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Homework Help: Qm - Hermitian Commutator [A,B]†

  1. Oct 24, 2011 #1
    I have this review question: If operators A and B are hermitian, prove that their commutator is "anti-hermitian", ie) [A,B]†=-[A,B]

    What has me confused is the placement of the dagger on the commutator. Why [A,B]† and not [A†,B†]? Also, I am using Griffith's Intro to QM as a text. I have failed to find where the author uses this [A,B]† commutator in the book. If anyone has the book and can give me a page number of an example, I'd be grateful.
     
    Last edited: Oct 24, 2011
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  3. Oct 24, 2011 #2

    George Jones

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    What does [itex]\left[ A , B \right] [/itex] equal?
     
  4. Oct 24, 2011 #3

    Dick

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    [A,B]=AB-BA. Just use that. You don't need any book references.
     
  5. Oct 24, 2011 #4
    [A,B] = AB - BA

    So, [A, B]† = (AB - BA)† = (AB)† - (BA)† = B†A† - A†B†

    and [A†,B†] = A†B† - B†A†.
     
  6. Oct 24, 2011 #5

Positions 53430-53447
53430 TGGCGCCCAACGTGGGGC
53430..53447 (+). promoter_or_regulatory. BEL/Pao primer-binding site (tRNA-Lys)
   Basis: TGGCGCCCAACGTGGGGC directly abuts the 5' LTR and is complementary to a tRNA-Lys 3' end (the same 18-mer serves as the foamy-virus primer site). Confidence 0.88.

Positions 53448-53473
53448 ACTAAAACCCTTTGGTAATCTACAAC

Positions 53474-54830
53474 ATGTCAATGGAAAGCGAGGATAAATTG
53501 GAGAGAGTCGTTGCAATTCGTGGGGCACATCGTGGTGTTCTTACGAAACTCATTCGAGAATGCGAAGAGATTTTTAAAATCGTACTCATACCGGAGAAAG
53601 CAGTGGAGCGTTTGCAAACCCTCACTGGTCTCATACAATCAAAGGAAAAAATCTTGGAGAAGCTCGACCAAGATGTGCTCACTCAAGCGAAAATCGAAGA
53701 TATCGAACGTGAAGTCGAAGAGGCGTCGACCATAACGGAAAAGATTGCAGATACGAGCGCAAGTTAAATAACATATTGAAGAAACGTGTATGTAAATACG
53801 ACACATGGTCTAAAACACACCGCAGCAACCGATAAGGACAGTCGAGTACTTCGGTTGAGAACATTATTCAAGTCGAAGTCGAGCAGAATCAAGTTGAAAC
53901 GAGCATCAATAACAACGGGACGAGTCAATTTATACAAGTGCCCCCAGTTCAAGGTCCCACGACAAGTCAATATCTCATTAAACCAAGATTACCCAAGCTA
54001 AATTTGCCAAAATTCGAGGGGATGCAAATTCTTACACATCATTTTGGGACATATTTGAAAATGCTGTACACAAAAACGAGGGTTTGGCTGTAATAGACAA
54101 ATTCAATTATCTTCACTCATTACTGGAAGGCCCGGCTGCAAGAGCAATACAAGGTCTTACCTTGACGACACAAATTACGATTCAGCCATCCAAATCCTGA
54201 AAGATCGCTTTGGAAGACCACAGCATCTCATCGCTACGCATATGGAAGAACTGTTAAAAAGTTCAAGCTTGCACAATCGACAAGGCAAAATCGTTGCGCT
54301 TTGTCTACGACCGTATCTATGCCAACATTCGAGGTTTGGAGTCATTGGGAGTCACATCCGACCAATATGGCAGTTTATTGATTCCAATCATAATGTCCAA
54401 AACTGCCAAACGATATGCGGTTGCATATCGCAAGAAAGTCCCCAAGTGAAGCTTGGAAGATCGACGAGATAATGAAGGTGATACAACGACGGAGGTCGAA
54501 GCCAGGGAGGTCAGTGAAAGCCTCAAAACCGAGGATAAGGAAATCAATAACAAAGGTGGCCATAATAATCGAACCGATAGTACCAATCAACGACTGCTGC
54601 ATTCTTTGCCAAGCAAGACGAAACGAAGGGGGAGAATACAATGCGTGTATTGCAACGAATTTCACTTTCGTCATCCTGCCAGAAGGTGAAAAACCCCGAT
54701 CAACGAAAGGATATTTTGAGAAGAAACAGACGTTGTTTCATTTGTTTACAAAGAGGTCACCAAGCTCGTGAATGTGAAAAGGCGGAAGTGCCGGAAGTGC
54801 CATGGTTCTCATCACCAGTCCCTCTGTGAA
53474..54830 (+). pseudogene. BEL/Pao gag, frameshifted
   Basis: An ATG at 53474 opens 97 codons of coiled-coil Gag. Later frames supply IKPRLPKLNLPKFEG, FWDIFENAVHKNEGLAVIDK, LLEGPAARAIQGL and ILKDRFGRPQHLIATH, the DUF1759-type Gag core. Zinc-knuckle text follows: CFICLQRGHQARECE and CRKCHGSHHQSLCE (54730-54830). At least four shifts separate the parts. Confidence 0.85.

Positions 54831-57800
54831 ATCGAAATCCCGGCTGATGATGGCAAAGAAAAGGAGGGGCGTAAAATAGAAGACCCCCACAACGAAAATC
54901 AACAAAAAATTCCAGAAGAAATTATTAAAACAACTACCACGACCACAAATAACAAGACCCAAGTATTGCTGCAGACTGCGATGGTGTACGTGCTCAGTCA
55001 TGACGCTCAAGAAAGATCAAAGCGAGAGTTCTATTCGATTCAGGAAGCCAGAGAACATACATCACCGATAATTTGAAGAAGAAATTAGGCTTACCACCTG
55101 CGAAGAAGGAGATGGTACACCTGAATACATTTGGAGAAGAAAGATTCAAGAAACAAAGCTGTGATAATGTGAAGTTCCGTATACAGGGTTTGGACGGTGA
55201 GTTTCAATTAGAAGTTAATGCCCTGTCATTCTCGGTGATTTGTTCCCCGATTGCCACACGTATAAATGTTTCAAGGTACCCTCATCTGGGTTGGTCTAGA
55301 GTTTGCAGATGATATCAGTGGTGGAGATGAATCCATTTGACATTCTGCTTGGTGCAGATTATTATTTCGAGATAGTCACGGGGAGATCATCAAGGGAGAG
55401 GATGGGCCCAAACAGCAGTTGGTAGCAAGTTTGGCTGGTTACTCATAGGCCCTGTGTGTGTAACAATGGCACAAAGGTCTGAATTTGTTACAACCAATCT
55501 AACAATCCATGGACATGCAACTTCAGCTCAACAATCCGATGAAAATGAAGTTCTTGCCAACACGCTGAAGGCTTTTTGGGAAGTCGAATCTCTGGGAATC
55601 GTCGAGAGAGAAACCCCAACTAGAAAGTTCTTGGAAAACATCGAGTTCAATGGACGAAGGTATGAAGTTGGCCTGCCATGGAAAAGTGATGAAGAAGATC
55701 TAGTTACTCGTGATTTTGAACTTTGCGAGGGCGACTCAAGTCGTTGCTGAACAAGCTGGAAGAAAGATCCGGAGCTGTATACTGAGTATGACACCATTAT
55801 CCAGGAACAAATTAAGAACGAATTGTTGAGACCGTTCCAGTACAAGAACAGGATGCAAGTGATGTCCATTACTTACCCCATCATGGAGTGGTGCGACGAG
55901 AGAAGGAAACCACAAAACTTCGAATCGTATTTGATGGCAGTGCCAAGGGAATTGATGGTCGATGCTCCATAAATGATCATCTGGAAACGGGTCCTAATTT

I think there may be some confusion. I know what [A,B] is; What I'm inquiring on is the placement of the dagger.

    Edit: You guys can see my dagger symbol, right?
     
  7. Oct 24, 2011 #6

    George Jones

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    Also,
     
  8. Oct 25, 2011 #7

    dextercioby

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    Because they are generally NOT the same operator. You have the adjoint of the commutator ([A,B]†) versus the commutator of the adjoints ([A†,B†]). For bounded operators, which can be extended to the whole Hilbert space, they are equal, provided A and B are self-adjoint and bounded, of course.
     
  9. Oct 25, 2011 #8
    That makes sense, thanks!
     
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